By Brett Hemphill
Side mounting tanks were originally used as a secondary configuration for exploring underwater caves too small to be accessed by standard back-mounted cylinders. But in the past years, cave divers that had no interest in pushing through low, forbidding passage have found the use of side mount configurations convenient in standard cave exploration, open water wreck diving and solo diving.

Side mount systems offer increased easy of handling and mobility with dives that require transports in thick jungles, dry cave sections or any other location that requires divers, sherpas or pack mules to tote cylinders over long distances. Remote dive locations seldom have double cylinders available for technical diving, but often have a large supply of single cylinders that can be easily converted into side mount tanks.

Since the earliest side mount divers, such as Woody Jasper, Wes Skiles, and Lamar Hires, began this type of underwater exploration in the United States, many variations have been created and most ideas have been borrowed, tried and accepted or left behind. The first explorers to use sidemounted tanks were English sump cave divers. That phrase, sump cave, refers to a system where the passages are semi-dry or completely submerged under water. At this time, body harnesses used for repelling into or ascending out of the cave began serving a third purpose. By clipping cylinders to the waist or hip area of the harness, divers could traverse submerged sections of the cave without needing to haul extra scuba equipment throughout the dry tunnels. After traversing the sump into the dry chamber beyond, the side mount cylinders could be easily removed and transported to the next sump
.Training and gear configurations relative to cave diving have undergone many changes since their conception, and sidemounting is no different. The aspect that has undergone the most change, however, is the connection point of the cylinder. Configurations using large aluminum plates with fixed D-rings to moving hinges attached to waist and bottle, point of attachment seems to be reinvented most often. The most important thing a diver should take into consideration is how any given configuration will function in a worse case scenario.

Known as the Armadillo, this side mount rig allows two layers of two-inch webbing to form a firm and supportive point of connection. This enables the diver to easily remove tanks, in and out of the water. Underwater, the Armadillo pad keeps the tanks from shifting position even if the diver should completely invert. On rare occasions, side mount divers may have a need to back out of a small passage. In this situation, plates and other types of rigid metal connections have a tendency to pull up causing tanks to rise, possibly causing the plate to become wedged and thus making a bad situation worse. For this reason alone, the Armadillo was conceived. How it is attached to the diver and its shape makes backing out safer. The buoyancy control device (BCD-wings) are intentionally flipped over and the low-pressure inflator hose comes over or under the divers right shoulder. This helps to protect the connection point--where the low-pressure inflator enters the BCD--from impacting or rubbing along the cave surface in tight restrictions.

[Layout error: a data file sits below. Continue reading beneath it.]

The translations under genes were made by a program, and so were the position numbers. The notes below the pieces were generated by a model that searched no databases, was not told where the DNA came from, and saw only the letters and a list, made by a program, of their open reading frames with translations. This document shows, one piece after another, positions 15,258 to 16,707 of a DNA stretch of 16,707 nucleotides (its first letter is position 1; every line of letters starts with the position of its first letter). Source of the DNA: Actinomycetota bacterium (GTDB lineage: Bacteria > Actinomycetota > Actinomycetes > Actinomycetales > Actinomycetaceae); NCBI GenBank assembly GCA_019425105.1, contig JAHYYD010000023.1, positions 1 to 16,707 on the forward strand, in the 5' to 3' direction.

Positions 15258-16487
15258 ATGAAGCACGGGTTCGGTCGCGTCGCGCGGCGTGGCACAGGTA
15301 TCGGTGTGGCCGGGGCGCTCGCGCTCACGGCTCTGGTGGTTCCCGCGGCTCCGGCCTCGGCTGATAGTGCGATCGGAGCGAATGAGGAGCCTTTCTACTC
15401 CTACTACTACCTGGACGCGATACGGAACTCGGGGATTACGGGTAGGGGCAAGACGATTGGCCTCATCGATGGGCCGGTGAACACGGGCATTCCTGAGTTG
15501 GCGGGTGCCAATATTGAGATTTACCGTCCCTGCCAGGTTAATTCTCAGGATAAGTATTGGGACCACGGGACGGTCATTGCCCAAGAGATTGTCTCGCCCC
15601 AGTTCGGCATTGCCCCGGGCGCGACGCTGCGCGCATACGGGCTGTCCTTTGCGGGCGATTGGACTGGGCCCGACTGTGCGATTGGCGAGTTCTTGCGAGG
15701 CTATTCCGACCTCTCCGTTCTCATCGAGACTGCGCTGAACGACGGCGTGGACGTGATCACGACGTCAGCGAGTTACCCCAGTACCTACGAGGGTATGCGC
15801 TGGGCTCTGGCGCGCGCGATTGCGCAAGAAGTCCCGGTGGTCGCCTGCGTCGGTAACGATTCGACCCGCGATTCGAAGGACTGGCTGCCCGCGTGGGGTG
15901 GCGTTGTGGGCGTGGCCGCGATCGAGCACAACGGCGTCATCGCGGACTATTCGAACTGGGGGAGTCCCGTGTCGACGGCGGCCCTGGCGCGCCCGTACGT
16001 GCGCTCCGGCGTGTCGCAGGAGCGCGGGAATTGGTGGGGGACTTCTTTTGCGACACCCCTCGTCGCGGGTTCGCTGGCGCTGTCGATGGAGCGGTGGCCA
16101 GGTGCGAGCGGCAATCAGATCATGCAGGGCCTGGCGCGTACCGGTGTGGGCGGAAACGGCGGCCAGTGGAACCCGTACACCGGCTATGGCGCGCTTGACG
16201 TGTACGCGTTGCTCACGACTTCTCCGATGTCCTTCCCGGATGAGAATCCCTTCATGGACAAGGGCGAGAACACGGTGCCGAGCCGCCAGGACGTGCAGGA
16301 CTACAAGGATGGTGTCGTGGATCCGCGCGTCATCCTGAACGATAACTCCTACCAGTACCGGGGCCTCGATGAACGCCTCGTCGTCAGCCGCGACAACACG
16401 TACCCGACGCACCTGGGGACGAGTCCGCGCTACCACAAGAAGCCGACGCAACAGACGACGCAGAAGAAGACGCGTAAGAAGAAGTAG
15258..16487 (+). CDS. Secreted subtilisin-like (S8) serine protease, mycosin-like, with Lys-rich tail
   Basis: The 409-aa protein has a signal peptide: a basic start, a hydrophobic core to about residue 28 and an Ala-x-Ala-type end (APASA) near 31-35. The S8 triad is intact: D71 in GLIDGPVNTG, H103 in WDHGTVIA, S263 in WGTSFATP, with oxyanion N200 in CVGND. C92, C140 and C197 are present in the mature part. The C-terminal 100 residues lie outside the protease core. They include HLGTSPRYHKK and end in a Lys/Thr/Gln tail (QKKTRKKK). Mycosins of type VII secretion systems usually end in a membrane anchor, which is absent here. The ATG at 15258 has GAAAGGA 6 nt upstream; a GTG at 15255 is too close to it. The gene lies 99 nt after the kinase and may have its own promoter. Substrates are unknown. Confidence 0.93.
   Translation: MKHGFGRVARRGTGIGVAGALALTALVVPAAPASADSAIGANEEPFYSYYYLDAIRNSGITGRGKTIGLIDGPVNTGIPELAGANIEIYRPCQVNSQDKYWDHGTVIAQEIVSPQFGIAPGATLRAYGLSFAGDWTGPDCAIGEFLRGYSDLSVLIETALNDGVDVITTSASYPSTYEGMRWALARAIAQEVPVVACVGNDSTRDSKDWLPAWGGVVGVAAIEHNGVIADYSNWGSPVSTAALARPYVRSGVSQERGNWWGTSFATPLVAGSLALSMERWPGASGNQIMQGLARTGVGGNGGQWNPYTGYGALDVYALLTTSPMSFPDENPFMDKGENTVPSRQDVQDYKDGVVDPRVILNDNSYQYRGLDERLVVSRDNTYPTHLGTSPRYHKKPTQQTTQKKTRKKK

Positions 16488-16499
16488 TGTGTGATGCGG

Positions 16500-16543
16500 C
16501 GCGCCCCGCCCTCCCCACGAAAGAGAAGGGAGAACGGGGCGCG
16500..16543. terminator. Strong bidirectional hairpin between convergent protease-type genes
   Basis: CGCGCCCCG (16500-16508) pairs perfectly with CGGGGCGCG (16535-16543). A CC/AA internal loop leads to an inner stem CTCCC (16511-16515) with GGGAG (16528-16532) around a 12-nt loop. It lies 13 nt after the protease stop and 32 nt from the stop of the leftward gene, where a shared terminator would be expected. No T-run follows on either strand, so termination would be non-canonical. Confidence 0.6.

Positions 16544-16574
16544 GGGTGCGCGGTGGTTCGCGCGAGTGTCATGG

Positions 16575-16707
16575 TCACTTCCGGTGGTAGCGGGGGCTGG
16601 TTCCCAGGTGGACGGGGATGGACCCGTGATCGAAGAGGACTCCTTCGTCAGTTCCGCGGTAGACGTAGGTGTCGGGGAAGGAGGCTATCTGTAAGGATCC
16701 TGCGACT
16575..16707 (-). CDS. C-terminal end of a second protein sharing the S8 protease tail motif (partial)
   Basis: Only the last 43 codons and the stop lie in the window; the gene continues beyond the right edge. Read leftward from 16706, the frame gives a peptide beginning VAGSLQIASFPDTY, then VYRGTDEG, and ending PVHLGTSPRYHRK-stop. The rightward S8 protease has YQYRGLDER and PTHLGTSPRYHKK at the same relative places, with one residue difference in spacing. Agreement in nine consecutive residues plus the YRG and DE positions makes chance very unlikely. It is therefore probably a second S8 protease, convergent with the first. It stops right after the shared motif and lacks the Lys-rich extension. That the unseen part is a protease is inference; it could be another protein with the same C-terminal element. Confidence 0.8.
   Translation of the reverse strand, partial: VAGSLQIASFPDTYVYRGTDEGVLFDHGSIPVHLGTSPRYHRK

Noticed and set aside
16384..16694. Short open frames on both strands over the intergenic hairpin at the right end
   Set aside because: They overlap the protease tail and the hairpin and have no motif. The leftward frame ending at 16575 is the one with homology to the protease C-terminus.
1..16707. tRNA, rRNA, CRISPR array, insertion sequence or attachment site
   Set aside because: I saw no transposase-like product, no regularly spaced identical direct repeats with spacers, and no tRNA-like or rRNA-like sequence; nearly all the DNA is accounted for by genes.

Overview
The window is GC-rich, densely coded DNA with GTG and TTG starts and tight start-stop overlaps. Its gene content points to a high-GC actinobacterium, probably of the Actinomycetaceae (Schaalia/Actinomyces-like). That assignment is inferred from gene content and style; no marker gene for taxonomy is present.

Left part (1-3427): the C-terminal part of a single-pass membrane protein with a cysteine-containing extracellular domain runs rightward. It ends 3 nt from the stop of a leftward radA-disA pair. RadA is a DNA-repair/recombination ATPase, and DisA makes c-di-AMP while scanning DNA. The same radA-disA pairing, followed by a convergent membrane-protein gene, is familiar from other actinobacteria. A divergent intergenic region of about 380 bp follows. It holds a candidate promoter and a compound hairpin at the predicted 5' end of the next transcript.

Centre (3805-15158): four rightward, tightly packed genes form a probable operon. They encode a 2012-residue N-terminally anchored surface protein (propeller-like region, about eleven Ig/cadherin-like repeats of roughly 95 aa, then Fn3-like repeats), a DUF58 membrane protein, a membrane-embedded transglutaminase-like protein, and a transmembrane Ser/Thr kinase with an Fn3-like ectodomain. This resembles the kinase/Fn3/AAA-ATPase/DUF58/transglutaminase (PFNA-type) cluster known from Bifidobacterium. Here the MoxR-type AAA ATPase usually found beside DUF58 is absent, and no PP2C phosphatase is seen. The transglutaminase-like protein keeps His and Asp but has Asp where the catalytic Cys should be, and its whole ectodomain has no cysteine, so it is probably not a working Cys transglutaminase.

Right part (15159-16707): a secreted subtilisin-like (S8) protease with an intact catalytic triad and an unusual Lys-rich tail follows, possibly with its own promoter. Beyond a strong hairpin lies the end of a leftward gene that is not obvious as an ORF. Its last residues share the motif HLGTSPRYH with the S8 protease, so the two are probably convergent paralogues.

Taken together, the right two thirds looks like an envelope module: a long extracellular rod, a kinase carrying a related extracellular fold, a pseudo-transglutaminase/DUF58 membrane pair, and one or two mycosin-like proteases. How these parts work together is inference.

The simplicity of the shoulder harness, waist belt and crotch strap keep the system very clean and streamlined while eliminating needless straps, buckles and D-rings.Because the BCD-wings are sewn directly into the harness, the sidemount becomes extremely easy to transport and comfortable to wear prior, during and after the dive. The primary cave light canister can either be mounted on the diver's waist strap or butt mounted with quick release snaps. Snaps on the light enable it to be removed should it ever become stuck in a restriction.

Two methods of strapping the cylinder neck to the underside of the diver's arms have been tested. One incorporates a looped bungee that crosses the diver's middle back and can be slipped over the valves. The second is the use of attached D-Rings just below the diver's arms on the edge of the harness wings. A secured bungee on the cylinder neck is looped through the D-ring and stretched across the diver's chest to the opposite d-ring. This method also pulls the edge of the wings tight against a diver's sides.

The only downfall of the Armadillo harness is that they are all handmade and only available through Brett Hemphill or Advanced Diver Magazine. That is, of course, unless a diver owns his or her own industrial-size sewing machine. For more information see ADM's web site at

This article is a excerpt from ADM Issue 9, 2002